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AnthonyB

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  1. Simple answer usually yes (unless the manufacturer of the doorset states that frame and door combination can tolerate a larger gap and still perform correctly). Are they closing in a rebate and do they have intumescent seals?
  2. Which country - Scotland, England or Wales? Do you occupy the flat or let it out? Do they want the systems in each flat linked to each other or not? This will assist in replying. Whilst there are no communal areas and the Fire Safety Order does not apply the Housing Act does and this does include the ability to require fire safety improvements inside a flat.
  3. As a joint freeholder I would suspect you are liable for your share of costs - the applicability of the Fire Safety Order to your flat isn't the issue, it's more a property law issue vis a vis the liabilities as a joint freeholder - the freeholder is responsible for the managmeent of the communal space and associated costs be it fire safety or any more general maintenance and as you are one of them (& possibly as a result a director of the TMC if there is one??) you could be liable for your share of the cost.
  4. No internal communal space by the sounds of it so no.
  5. A lot of lazy or under-trained fire risk assessors will just take a yes/no approach to if there is a fire alarm system, despite the mere presence of one not ensuring it is suitable or sufficient. If the layout of a system meets a category it should be described as such, however some existing systems expanded piecemeal over the years don't meet any (although many fall in between two categories a common one being L4 plus specified additional detector heads) in which case guessing or pushing it into a category is wrong and a simple summary of areas covered is more appropriate. Plenty of guidance out there on minimum categories for various types of premises, BS5839-1 itself gives a good summary, it's often less than people expect with many places still only requiring manual call points
  6. Unless it is so small a shout, hand bell or similar can be heard clearly throughout the premises it should have an electrical manual fire alarm system of 'break glass' manual call points and alarm sounders.This has been a requirement of schools design for over 60 years. Schools used only during the school day and not for extra curricular uses and that aren't of the CLASP construction (a cheap modular construction type popular for local authority buildings in the 50's - 70's that allows for rapid fire spread through voids) don't usually require much if any detection but must have the call points. Usually the fire alarm and class change bell system were combined. Ask to see the Fire Risk Assessment for the school and how it gets around the question of adequate means of fire detection & warning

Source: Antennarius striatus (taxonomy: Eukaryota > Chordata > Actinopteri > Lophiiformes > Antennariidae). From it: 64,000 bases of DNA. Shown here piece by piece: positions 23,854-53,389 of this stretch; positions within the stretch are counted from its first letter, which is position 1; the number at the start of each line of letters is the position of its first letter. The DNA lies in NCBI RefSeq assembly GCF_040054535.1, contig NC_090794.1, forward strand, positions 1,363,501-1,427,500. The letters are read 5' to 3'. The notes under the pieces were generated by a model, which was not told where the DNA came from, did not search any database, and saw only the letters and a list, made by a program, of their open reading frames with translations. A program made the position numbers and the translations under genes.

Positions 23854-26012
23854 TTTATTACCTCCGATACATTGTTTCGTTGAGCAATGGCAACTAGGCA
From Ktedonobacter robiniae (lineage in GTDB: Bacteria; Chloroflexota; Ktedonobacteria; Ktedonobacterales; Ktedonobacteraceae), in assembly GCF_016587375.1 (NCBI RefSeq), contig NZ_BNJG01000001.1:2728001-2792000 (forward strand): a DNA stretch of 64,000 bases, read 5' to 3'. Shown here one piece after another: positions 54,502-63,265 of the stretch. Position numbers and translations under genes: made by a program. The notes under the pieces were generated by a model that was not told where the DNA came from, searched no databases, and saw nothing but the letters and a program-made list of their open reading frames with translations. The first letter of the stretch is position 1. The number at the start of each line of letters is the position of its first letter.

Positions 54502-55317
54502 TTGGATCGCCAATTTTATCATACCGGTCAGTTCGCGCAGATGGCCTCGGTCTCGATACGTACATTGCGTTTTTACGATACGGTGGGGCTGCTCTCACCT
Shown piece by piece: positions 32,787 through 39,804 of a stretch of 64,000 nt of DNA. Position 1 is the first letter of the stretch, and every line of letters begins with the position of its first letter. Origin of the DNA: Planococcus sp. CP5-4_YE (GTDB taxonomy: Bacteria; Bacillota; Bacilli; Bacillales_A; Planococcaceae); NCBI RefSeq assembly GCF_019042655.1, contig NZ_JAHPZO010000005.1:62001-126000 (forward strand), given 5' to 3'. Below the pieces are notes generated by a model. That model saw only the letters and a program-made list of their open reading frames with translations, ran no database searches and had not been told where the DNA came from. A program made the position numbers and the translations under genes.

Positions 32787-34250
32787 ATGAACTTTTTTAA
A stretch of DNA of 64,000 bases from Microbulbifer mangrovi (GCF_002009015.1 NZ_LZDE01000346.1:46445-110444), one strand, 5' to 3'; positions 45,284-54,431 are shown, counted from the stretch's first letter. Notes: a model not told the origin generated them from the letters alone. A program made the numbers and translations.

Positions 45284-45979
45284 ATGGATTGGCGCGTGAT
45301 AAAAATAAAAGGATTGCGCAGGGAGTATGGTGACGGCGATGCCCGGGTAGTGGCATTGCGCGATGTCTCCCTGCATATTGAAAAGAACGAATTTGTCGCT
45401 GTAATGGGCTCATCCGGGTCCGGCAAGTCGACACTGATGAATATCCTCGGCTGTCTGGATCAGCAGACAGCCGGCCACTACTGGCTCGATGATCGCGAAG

7. This is the guide that you should use to determine what you need https://www.rla.org.uk/docs/LACORSFSguideApril62009.PDF
  8. Can't see why doing that would be a problem.
  9. Not necessarily, they should be marked 'fire door keep locked shut' and of course locked. Cupboards don't always need a closer.
  10. If you've underdrawn the stair but not enclosed the area it's almost pointless as fire effluent and heat can still render the escape route untenable quickly, way before the burning of the stair would be an issue. Quite a proportion of house fires, including fatal fires, start in white goods like these so it's no surprise they are taking the approach they are.
  11. No you should clear the exits!
  12. All in here: https://assets.publishing.service.gov.uk/government/uploads/system/uploads/attachment_data/file/422175/9449_Offices_and_Shops_v2.pdf
  13. There is no statutory bar unlike with the old Fire Precautions Act - if the risk requires modernisation of precautions so adequately control it so be it (conversely if the old standard of precautions can be demonstrated to still give tolerable protection then it needn't automatically be modernised). British Standards are not law, in theory (& practice) you can deviate but you fully accept the onus for demonstrating why it doesn't compromise safety.
  14. Life or property? Water mist has the advantages of easier to meet water supply requirements than traditional sprinklers - where are you putting the tanks for a traditional system? It seems it's preferred in the hotel sector too: http://www.watermist.com/en/case-studies/hotels-dorsett-regency/
  15. Sounds reasonable if no staff, the monitoring would be key possibly for life safety too as you can't ensure the fire service would be called or people would evacuate or stay evacuated, contact with the FRS regarding their AFA policy would be advisable too.
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